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Travel

Critic:

Julian Gaskell

|

Posted on:

1 Jul 2022

Film Reviews
Travel
Directed by:
Claudio Melis
Written by:
Claudio Melis
Starring:
Unknown
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A music video for the newly released track “Travel” from Sardinian music producer Claudio Melis from his new album Sraka. The synopsis of the video talks about two angels who have fallen from heaven, trapped in a dream world they are forced to perform a bizarre ritual for the watching gods. The dark ambient music playing is matched by an equally dark atmospheric story.

 

Set in a forest landscape, presumably in Sardinia, its contrasting light and dark shadows of the trees amongst the rocky terrain provide an ethereal backdrop. The camera slowly pans down to earth from the sky to a girl laid on the ground in a distorted like heap. Dressed all in white with her eyes bandaged she slowly stumbles to her feet and gropes her way through the woodland. She’s being watched by someone dressed in a dark cloak and gas mask who follows her as she finds someone else similarly laid on the floor, presumably also fallen from the heavens. Together they wander through the trees before they begin a love-making dance ritual in the presence of the god with the soundtrack continuing throughout.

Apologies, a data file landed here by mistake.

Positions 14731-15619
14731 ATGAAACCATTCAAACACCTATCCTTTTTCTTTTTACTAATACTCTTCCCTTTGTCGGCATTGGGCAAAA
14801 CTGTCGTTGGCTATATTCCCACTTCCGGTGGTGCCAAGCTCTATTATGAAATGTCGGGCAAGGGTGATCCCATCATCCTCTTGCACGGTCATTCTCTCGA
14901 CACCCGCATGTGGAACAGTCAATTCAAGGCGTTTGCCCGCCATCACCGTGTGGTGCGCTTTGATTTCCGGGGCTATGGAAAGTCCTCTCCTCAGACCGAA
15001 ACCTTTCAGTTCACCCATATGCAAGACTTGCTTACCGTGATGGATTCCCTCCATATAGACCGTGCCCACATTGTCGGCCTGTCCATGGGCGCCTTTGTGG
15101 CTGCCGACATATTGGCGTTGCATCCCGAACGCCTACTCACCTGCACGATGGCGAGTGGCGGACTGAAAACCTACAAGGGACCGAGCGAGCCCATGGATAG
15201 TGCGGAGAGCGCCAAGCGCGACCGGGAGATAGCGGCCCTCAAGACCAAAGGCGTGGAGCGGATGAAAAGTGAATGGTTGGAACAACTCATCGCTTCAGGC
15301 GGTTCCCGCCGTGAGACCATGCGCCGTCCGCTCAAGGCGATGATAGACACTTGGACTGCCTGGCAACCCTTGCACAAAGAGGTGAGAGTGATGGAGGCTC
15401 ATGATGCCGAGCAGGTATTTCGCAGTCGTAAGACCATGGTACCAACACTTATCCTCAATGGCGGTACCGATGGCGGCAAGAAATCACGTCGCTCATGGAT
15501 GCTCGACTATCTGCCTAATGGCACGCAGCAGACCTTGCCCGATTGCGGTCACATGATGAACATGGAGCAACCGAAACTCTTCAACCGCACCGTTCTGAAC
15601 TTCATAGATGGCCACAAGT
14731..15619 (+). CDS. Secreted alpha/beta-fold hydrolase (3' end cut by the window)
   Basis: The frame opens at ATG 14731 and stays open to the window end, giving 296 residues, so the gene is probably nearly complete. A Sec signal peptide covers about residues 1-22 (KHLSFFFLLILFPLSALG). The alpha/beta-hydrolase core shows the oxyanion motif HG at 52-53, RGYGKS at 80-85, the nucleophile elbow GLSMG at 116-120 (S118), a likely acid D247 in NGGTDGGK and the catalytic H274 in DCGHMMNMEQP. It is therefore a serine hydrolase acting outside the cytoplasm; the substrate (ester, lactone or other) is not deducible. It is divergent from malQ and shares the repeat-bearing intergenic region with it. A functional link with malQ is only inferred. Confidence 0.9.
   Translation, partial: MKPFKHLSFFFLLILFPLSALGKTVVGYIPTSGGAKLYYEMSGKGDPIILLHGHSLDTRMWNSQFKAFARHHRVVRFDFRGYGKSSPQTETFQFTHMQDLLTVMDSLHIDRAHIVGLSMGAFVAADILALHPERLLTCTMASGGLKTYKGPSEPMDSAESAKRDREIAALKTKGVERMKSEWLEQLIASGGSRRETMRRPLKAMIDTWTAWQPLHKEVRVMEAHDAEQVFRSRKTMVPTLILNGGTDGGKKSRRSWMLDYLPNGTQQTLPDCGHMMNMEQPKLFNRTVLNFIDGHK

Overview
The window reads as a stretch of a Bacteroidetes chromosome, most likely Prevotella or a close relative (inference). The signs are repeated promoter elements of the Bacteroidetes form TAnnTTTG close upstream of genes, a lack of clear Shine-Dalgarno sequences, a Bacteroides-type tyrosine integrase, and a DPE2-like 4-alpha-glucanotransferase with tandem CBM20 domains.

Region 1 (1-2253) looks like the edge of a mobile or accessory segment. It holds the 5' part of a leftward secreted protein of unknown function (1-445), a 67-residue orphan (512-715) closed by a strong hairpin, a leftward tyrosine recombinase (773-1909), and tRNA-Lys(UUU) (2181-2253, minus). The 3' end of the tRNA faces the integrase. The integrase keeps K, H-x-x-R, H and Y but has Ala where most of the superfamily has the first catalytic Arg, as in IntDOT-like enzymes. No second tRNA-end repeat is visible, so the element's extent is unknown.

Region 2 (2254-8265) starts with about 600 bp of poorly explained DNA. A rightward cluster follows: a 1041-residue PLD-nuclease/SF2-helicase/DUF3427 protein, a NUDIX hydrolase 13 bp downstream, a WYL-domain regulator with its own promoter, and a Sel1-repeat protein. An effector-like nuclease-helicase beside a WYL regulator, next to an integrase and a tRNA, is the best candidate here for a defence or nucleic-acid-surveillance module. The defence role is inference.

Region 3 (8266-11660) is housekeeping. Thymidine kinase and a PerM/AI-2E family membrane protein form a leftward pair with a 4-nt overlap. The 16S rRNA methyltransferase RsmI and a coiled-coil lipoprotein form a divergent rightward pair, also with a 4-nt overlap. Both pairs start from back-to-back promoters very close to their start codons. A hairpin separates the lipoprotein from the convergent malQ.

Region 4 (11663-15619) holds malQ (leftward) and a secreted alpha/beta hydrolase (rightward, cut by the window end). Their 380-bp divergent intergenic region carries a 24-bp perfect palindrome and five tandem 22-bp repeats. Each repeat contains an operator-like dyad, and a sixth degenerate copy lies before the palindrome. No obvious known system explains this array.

Both the video and the music are dark and atmospheric in sound and appearance but they don’t necessarily synchronise together especially well. The synth music sounds more like an ambient loop than telling a story from beginning to end. Some of the peaks and troughs in the track match the movements, but overall it seems caught between being a movie and a music video with the music not quite rising to the high crescendos to match the climatic end to the story.

 

The camera shots establish the atmosphere of the video well but lack a cinematic edge in their framing and grading to really take it to the next level. There’s perhaps a lack of sharpness to the images, which although some are done for filmic effect, filming under the canopy of the forest perhaps requires additional lighting, that would make this a far more complicated and expensive music video to shoot.

 

I quite liked the acting that had the awkward air of being blind and lost in an otherworldly wilderness and showed some dramatic suffering too. Unfortunately some of the supporting props left a lot to the imagination but didn’t necessarily detract too much from the story once you bought into the production and brought their own pastiche stamp to the video.

About the Film Critic
Julian Gaskell
Julian Gaskell
Music Video